Lucid Culture

JAZZ, CLASSICAL MUSIC AND THE ARTS IN NEW YORK CITY

Concert Review: The Scott Reeves Quintet at 55 Bar, NYC 5/3/09

Fresh off a Japanese tour, composer/educator/horn player Scott Reeves was playing the second of two cd release shows for his quintet’s new one, Shapeshifter, one of the most strikingly beautiful melodic jazz albums of recent years.  What proved most interesting to discover was how thoroughly composed the songs are – and they are songs in the purest sense of the word, no words necessary. As a composer, Reeves writes to the strength of his players, tenor saxist Rich Perry’s thoughtful bluesiness, pianist Jim Ridl’s laserlike sense of darkness, bassist Mike McGuirk’s tirelessly prowling propulsion and drummer Andy Watson’s uncanny, understated feel for shade and surprise. With the new cd being a live recording, the question was how much of it would turn out to be improvised and the answer was not that much. That such a question could only be answered by seeing the band live speaks volumes.

Seated behind the club’s precariously swaying Rhodes instead of an acoustic piano, Ridl adjusted to the reverberating textures and dynamic consistency by leaving plenty of space for the notes to ring out, saving his pyrotechnics for the infrequent, bluesy run down the keys (his playing on acoustic piano on the cd is a feast of nocturnal textures). Reeves himself played with clarity, precision and the kind of exacting rigor you would expect from an academic, frequently utilizing a pitch pedal that allowed him to play chords. They opened with the cd’s darkly metamorphosizing title cut, Reeves’ alto flugelhorn harmonizing with the Rhodes to the point where the sound was a perfect blend, one instrument indistinguishable from the other, then Perry taking a lengthy, balmy excursion before a sparse Rhodes solo as the bass and drums swerved around it. The catchy, Miles Davis-inflected Last Call swung with a buoyant bluesiness before Reeves, now on trombone, introduced a subtly overcast, modal undercurrent.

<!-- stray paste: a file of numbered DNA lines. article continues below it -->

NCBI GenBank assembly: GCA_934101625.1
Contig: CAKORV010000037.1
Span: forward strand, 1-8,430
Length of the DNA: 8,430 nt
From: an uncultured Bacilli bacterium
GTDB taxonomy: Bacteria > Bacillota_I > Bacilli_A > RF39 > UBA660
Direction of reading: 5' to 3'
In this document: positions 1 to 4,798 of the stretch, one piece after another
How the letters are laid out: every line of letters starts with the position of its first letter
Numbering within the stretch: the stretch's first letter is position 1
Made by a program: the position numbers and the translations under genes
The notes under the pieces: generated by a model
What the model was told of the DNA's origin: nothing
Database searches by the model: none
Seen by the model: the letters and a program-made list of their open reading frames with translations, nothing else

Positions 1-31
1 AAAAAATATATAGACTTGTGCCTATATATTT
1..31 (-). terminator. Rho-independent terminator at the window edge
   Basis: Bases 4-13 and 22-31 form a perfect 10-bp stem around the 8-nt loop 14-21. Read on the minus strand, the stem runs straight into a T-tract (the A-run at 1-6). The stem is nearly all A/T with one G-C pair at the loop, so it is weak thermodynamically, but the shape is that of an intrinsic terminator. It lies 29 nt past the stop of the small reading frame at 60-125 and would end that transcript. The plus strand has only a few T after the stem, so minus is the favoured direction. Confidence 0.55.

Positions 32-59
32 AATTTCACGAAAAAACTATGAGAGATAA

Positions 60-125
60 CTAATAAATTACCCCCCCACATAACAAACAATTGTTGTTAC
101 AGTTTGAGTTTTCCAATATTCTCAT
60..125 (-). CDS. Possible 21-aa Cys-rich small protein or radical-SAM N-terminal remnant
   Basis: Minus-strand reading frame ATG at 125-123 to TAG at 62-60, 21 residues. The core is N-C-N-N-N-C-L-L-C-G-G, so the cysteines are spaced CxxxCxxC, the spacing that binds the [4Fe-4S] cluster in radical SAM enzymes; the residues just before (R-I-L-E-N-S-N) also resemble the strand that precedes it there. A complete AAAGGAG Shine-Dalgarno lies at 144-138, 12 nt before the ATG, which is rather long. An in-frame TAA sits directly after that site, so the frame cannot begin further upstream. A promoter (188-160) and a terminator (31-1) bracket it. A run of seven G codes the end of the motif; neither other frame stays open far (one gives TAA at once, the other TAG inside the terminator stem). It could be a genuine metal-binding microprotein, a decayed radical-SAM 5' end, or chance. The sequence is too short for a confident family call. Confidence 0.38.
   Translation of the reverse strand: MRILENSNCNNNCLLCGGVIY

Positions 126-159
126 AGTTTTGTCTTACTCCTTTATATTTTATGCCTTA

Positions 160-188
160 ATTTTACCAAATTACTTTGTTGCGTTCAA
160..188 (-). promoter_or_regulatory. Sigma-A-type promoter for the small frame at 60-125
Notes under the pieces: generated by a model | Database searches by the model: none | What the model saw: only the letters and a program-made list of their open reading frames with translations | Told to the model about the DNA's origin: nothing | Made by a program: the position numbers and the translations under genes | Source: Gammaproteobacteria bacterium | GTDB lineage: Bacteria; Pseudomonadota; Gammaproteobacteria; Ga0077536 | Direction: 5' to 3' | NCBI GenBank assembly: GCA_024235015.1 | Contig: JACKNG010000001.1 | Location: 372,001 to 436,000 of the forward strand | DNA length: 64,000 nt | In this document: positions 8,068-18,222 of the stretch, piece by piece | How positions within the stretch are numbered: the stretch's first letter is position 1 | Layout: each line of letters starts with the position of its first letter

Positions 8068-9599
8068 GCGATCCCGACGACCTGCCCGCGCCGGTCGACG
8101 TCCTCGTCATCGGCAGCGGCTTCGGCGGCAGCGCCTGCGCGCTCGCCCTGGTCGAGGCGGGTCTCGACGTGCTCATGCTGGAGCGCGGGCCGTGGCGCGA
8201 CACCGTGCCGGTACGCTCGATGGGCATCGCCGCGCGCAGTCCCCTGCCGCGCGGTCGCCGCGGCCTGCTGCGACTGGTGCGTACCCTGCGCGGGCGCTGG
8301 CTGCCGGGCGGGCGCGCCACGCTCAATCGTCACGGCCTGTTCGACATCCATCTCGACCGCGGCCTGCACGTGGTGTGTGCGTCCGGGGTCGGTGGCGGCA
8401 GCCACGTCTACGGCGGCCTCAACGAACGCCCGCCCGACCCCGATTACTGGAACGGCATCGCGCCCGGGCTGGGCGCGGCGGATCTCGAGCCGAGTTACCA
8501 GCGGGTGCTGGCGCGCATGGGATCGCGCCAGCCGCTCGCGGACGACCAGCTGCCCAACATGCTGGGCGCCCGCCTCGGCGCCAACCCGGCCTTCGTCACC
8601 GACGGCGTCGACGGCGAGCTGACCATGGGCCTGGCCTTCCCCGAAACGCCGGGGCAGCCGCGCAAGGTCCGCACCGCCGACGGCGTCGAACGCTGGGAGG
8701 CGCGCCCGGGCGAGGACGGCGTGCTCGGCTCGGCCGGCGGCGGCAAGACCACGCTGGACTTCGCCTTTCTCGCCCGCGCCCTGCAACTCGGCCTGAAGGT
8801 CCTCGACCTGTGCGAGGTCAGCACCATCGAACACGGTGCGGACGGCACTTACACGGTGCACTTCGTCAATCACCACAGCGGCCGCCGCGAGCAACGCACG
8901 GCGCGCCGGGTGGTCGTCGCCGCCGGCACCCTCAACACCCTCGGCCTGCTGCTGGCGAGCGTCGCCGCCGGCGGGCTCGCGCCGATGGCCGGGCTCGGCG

Reeves went back to flugelhorn for the bustling, rhumba-flavored 3 ‘n 2, followed by a surprisingly casual and comfortable take on the otherwise quite poignant Without a Trace, a showcase for some blazing fingerwork for Ridl. They wrapped up the night’s opening set with a Miles Davis dedication, the Alchemist, a funky track that would be perfectly at home on, say, In a Silent Way. McGuirk paced it with an energetic Ron Carter-ish insistence, Ridl taking charge with an ocean of waves up and down the scale, Reeves and Perry winding up and then down in a bracingly fluttery exchange of riffs. Reeves is not exactly unknown, but underappreciated: jazz fans should discover him. And even if jazz is not your first love, you’ll undoubtedly find his melodies percolating in your brain long after taking in a show.

May 7, 2009 - Posted by | Live Events, Music, music, concert, New York City, review, Reviews | , , , , , , , , , , , , , , , ,

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